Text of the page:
On Tuesday, the NYPD unveiled a new site where you can sift through and map every crime report in the city: It looks a little like Yelp, but for grand larceny. This is CompStat 2.0, successor to the software that is widely credited with the crime drop of the 1990s, and it is the next iteration of Bill Bratton’s flagship data program, which will also include a smartphone for every police officer.
Early in Bratton’s first run as police chief, in 1994, he and his late deputy Jack Maple introduced the original CompStat, which isolated and located clusters of low-level crimes and showed cops where to concentrate their efforts. The next year alone saw a 60 percent drop in crime. Although critics have said that officers in the CompStat era have underreported crimes in an effort to game the statistics, nearly everyone agrees that the program has been an enormously effective and relatively nontoxic tool.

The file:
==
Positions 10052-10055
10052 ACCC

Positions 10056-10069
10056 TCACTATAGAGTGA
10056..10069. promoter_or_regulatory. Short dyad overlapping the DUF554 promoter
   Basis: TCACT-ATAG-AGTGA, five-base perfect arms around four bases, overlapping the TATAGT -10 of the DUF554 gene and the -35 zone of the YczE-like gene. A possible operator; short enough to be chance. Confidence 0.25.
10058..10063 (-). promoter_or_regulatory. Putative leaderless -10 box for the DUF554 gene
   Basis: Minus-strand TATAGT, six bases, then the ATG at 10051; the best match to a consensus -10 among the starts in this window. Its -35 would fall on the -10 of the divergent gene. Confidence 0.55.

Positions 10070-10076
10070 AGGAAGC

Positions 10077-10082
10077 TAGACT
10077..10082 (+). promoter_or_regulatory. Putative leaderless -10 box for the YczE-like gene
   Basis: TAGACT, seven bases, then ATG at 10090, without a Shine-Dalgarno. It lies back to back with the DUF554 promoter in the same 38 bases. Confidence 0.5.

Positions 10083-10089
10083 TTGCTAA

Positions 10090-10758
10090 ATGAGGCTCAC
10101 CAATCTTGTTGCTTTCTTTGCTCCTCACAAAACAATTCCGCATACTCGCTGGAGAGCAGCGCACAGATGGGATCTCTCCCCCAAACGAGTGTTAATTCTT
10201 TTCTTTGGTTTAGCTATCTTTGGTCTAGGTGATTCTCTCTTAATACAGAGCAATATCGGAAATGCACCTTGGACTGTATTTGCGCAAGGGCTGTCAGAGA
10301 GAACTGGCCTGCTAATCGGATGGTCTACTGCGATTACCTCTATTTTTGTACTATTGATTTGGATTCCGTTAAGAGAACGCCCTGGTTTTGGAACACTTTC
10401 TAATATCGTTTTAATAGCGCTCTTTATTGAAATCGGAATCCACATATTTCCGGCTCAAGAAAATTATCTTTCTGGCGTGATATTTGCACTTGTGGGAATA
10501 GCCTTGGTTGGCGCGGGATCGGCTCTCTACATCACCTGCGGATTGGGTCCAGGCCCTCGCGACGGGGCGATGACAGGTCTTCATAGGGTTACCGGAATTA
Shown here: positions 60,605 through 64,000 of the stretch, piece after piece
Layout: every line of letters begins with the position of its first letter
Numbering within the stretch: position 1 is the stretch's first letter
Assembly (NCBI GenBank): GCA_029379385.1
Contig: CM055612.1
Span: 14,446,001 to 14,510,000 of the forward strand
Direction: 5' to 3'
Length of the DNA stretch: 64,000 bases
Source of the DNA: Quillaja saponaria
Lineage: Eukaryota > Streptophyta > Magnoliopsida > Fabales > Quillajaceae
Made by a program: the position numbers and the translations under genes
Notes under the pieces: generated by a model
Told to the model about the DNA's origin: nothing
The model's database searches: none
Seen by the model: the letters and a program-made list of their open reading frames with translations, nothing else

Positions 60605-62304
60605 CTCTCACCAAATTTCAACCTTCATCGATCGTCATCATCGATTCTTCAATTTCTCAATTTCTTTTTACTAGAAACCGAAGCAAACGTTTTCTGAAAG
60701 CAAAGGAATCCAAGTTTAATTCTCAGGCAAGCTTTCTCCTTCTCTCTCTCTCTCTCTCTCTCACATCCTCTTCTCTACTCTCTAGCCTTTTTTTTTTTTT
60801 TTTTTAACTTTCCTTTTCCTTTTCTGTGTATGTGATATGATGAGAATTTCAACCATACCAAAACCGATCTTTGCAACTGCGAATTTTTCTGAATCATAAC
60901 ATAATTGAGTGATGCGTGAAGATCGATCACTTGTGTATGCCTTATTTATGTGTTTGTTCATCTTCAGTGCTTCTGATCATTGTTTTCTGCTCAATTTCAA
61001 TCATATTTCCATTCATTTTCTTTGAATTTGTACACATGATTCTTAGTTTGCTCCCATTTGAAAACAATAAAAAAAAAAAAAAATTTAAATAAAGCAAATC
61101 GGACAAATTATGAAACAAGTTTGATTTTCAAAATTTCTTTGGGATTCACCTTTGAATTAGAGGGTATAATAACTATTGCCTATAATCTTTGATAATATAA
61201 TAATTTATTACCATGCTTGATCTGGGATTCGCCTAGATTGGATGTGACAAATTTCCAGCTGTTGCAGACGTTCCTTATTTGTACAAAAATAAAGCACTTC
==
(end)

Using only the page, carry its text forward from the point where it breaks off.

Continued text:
CompStat 2.0 takes the data into sortable public view, serving as a weirdly fun way of poking around the city. Murder is down this year by more than 30 percent, robberies by 7 percent, burglaries by 8 percent, and shootings by 25 percent; felony assaults, by contrast, are up 15 percent, perhaps boosted by the anomalous slashing spree of the past month. After 20 minutes’ research, charting car thefts by the hour and murders by day of the week, I learned things about my neighborhood: Assaults go way up on the weekends, whereas thieves take it easy.